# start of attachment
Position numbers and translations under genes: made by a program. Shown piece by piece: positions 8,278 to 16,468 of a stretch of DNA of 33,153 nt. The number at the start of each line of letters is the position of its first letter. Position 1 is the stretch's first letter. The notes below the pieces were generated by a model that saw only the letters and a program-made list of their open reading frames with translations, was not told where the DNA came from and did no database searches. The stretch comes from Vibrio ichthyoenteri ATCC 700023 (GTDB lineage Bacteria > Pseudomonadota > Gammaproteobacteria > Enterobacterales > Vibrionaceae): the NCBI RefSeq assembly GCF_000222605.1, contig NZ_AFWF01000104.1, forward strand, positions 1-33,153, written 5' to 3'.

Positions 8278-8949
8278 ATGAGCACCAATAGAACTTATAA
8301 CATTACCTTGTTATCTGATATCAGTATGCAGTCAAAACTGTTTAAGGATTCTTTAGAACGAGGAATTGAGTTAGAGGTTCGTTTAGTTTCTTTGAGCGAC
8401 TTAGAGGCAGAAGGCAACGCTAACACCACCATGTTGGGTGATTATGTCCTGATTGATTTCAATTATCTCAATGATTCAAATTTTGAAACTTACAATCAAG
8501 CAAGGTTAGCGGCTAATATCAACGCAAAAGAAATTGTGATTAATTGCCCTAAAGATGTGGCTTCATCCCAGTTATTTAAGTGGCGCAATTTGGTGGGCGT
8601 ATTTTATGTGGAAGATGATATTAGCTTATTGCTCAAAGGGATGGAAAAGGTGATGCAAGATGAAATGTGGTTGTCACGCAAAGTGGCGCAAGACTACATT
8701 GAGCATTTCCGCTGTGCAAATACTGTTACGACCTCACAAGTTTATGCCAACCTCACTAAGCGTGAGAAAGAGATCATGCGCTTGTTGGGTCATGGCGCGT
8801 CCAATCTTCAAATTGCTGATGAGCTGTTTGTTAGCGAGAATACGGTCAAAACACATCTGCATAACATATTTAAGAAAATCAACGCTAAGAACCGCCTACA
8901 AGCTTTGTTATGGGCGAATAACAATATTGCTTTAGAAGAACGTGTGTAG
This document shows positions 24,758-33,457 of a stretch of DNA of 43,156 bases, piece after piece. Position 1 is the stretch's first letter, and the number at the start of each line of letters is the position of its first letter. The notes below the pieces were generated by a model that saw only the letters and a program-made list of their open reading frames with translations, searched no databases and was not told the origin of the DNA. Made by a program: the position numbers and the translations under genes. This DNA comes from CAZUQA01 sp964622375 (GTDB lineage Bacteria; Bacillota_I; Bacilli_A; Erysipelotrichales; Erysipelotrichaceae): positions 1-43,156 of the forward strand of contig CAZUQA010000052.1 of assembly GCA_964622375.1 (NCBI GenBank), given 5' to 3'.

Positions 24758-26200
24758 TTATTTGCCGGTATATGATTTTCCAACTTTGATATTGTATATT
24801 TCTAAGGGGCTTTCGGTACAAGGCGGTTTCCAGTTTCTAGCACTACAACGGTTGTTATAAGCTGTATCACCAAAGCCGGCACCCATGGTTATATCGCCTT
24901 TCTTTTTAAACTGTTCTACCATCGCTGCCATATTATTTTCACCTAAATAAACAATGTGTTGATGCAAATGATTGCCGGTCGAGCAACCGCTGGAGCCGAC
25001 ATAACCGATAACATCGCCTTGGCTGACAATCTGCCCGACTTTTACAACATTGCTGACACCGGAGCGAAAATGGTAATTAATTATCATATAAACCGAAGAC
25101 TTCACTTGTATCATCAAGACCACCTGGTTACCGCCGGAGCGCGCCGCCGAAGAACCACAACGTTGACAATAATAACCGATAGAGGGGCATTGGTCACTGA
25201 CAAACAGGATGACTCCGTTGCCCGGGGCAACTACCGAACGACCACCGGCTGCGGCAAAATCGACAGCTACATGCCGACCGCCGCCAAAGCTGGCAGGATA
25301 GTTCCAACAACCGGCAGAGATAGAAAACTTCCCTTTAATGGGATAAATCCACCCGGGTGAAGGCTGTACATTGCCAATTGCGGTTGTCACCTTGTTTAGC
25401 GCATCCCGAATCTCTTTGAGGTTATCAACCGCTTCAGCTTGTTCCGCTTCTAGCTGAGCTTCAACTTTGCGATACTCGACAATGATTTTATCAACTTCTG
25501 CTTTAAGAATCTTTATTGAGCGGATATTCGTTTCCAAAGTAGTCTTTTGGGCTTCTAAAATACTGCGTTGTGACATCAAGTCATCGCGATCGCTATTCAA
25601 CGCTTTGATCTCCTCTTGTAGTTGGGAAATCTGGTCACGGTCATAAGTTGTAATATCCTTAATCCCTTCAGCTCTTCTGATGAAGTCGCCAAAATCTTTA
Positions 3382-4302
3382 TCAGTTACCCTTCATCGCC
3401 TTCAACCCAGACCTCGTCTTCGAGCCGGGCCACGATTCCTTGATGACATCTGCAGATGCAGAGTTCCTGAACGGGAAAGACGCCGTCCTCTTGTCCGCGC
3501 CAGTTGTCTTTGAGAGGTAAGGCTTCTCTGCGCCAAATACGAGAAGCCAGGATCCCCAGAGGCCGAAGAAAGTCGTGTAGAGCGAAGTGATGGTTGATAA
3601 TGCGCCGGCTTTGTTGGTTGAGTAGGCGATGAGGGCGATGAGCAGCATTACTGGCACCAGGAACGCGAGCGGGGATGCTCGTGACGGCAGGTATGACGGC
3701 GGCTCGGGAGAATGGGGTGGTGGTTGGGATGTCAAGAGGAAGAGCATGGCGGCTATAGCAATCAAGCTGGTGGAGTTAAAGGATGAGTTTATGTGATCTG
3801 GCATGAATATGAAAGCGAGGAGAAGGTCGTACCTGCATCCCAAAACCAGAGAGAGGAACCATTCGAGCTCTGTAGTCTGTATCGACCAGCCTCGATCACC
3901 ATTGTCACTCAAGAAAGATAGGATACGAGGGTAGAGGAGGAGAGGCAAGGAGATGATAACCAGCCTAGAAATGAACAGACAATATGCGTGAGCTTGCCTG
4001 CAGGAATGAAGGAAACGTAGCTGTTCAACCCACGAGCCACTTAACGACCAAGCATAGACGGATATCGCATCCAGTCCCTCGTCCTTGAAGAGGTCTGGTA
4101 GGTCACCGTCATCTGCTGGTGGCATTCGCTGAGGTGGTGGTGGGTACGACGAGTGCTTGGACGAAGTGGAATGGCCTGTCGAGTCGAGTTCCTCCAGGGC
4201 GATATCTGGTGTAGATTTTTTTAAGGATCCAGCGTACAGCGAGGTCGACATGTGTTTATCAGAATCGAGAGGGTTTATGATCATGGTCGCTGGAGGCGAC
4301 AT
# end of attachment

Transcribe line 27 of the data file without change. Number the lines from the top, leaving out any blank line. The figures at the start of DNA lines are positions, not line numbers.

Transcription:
3601 TGCGCCGGCTTTGTTGGTTGAGTAGGCGATGAGGGCGATGAGCAGCATTACTGGCACCAGGAACGCGAGCGGGGATGCTCGTGACGGCAGGTATGACGGC